Rupe wonders if he could charge them – run right through them while they’re unprepared and race up the stairs. He doesn’t fancy his chances. He has been to clubs and bars and has never seen security so militant, so prepared. It would be easier breaking out of hell than causing trouble here.

He leans against the wall, lifts his head up to the ceiling, and revels in the breeze. He’s never realised it before but this is really the best place to be. There is nowhere cooler, the crowd is thinnest, and the music muffled. It almost gives one room to think.

Rupe closes his eyes. He can wait. That’s the plan. Sooner or later Joy will emerge. Then he will pick up the game they’ve been playing.

And, one way or another, finish it.

* * *

Noah and Mr Hermes stare at one another, almost as if each is daring the other to break the silence. Noah has no idea what to say, though. He has failed. There is not much place to go from here. They both know it. The best option would be to leave.

When Mr Hermes smiles, Noah notices two things for the very first time: that he has never remembered Mr Hermes as being anything other than this old; and that his face is thin, with dark eyes sunk into cavernous pits, high cheekbones, and a grin of manic, if not senseless glee. He’s a skeleton who put on a body of flesh that doesn’t fit right.

‘Shall we begin?’ Mr Hermes asks.

‘Why do you do this?’ Noah asks.

‘That is not the way the game is played, Noah.’

‘I don’t care how the game’s played.’

‘Do you question why the sun comes up? Why there’s crime in the world? Why injustice runs rampant? When you hear of random shootings, do you question whether you should go out and live your life? Or do you hide? Cower? That was your father, Noah.’

Noah glowers at Mr Hermes, an angry rebuke dying on his lips as a waitress brings Mr Hermes another iced water, and Noah a scotch rocks. Mr Hermes lifts his iced water and swirls it, like it was a fine wine whose bouquet he wanted to enjoy.

‘Is everything all right here?’ the waitress, Martina, asks. ‘Can I get you anything else?’

‘We are fine, dear,’ Mr Hermes says.

Martina leaves.

‘Your father and I built our fortunes from nothing but, as the cliché states, blood, sweat, and tears. But your father, he couldn’t enjoy it. He feared losing it. Every day presented a new danger. Inevitably, he locked himself in his house. Locked the world out. Withered away. Became a gibbering old fool with too much power and too little sense. Surely you remember, Noah. Your parents might’ve divorced, you might’ve seen your father little, but surely you remember the man he became.’

Noah drops his gaze from Mr Hermes.

‘Of course you do. I may have my faults, but I lived my life. And then some. I took a kingdom and built it into an unassailable empire.’

‘By cutting my father out—’

‘I did what was necessary, Noah. It had nothing to do with your father. He was my best friend. He married my sister, your mother. But he had become a ship whose hull had been compromised. Like the Titanic. Do you think they stayed aboard trying to keep the ship afloat? No, they understood the need to cut their losses, just as I did. Your father was a brilliant business mind, once upon a time. When he was no longer serviceable, when he was no longer committed to the very ambition we pledged to pursue when we were young, then I had to do what was necessary. What about you, Noah? Can you do what’s necessary?’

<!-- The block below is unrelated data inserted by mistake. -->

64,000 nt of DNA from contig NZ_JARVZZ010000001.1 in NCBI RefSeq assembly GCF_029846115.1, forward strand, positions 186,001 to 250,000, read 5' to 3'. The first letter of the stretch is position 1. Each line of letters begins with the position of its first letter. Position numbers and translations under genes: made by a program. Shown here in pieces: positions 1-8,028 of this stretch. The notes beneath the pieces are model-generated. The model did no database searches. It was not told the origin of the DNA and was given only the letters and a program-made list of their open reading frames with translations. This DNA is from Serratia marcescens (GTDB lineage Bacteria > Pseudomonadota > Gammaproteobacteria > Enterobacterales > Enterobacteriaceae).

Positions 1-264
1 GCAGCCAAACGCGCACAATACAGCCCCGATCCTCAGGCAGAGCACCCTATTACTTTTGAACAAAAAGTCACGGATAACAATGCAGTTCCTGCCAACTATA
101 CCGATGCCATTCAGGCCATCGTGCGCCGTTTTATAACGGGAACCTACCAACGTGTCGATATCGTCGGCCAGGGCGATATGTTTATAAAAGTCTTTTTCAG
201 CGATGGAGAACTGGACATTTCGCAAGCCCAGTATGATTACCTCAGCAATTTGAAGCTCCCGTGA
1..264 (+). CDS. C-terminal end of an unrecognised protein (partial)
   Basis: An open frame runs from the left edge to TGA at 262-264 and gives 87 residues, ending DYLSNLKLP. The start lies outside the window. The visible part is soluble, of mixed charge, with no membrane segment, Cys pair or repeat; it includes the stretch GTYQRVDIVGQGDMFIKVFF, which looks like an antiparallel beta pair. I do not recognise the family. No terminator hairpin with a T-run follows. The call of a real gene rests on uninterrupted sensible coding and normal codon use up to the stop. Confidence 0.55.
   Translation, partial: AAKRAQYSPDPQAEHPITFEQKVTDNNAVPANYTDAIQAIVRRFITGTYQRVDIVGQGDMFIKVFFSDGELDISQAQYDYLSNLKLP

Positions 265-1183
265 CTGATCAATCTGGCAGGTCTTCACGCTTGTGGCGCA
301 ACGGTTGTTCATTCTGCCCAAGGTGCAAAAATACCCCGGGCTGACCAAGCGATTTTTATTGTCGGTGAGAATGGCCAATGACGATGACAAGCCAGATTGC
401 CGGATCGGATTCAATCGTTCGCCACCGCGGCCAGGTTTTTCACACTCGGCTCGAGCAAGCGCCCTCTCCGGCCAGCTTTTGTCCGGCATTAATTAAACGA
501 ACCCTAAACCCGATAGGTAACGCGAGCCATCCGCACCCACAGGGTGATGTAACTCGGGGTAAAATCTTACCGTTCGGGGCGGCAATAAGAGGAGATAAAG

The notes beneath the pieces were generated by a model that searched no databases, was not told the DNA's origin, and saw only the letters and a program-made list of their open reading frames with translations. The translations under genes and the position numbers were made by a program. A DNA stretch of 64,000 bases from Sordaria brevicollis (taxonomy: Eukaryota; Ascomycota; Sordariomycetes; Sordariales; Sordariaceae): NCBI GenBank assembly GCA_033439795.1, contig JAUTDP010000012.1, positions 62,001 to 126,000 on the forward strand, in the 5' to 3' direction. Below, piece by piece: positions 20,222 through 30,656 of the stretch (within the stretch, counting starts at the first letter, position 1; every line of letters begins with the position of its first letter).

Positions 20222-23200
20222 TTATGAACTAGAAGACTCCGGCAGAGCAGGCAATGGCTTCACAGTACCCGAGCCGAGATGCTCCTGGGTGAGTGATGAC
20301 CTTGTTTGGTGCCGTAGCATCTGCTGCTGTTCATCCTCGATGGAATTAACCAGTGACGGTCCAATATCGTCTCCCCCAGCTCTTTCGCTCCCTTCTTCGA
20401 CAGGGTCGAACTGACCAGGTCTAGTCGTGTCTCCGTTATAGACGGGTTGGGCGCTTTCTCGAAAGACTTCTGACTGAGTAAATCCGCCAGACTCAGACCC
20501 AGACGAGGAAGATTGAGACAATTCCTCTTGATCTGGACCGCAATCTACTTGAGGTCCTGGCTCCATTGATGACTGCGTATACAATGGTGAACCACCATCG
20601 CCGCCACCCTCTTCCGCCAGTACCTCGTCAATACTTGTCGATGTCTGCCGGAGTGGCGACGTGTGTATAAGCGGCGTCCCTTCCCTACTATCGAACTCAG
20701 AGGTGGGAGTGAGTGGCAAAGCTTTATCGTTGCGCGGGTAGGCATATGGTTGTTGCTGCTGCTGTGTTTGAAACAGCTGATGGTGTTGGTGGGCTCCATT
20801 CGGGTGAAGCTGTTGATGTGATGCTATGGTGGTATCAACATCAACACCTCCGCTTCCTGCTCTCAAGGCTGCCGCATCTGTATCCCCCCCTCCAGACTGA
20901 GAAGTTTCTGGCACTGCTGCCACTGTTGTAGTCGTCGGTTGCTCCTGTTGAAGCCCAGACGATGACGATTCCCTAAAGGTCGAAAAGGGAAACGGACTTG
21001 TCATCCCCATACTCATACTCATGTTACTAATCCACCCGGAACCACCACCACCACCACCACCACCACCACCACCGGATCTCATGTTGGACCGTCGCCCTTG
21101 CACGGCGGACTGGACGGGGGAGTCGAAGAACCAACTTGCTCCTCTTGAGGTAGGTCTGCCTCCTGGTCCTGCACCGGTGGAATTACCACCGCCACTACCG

Noah picks up his scotch rocks, and takes a sip. He wants to appear debonair, but is sure that Mr Hermes can hear his heartbeat, can see how rapidly his chest heaves to accommodate his breathing, can smell that his sweat is not from the humidity but from fear.

‘Of course—’ he begins.

‘No. You couldn’t even fulfil a simple temptation – the simplest temptation. Who wouldn’t want to prostitute themselves for women? You. You are your father’s son. You have his dreaming spirit, but not his endeavour.’

Noah downs his scotch and, immediately, the waitress is putting another one in front of him and taking his empty glass away. Has Mr Hermes planned this, to ply him with alcohol and make him malleable? Noah doesn’t care. It’ll do for now.

‘Give me another chance,’ he says.

‘How would you like all this?’ Mr Hermes waves his hand idly. ‘Indeed, how would you like your father’s fortune?’


Mr Hermes reaches into his jacket and produces a gun – a silver automatic with a black grip, which he puts on the table between them. Noah’s eyes scan the barrel. Engraved across it are the words SMITH & WESSON. He knows this gun. He’s seen it before.

‘Is that—?’

‘The gun your father used to kill himself. Of course, you know that. You found him, this gun in his hand. With it, he consolidated my fortune.’ Mr Hermes slides the gun across the table to Noah. ‘With it, you can consolidate yours. The question is, will you?’

Noah gulps his scotch, sets the glass down, and picks up the gun. The waitress is by his side, replacing his empty glass with another full one. Noah tries to drag the gun under the table, but hits the edge of the table instead. There’s a clatter which draws the attention of people close by. Then he has it hidden. The waitress is oblivious. She takes his empty glass and leaves.

‘Well, Noah?’

Noah turns back to Mr Hermes.

‘What are you prepared to do?’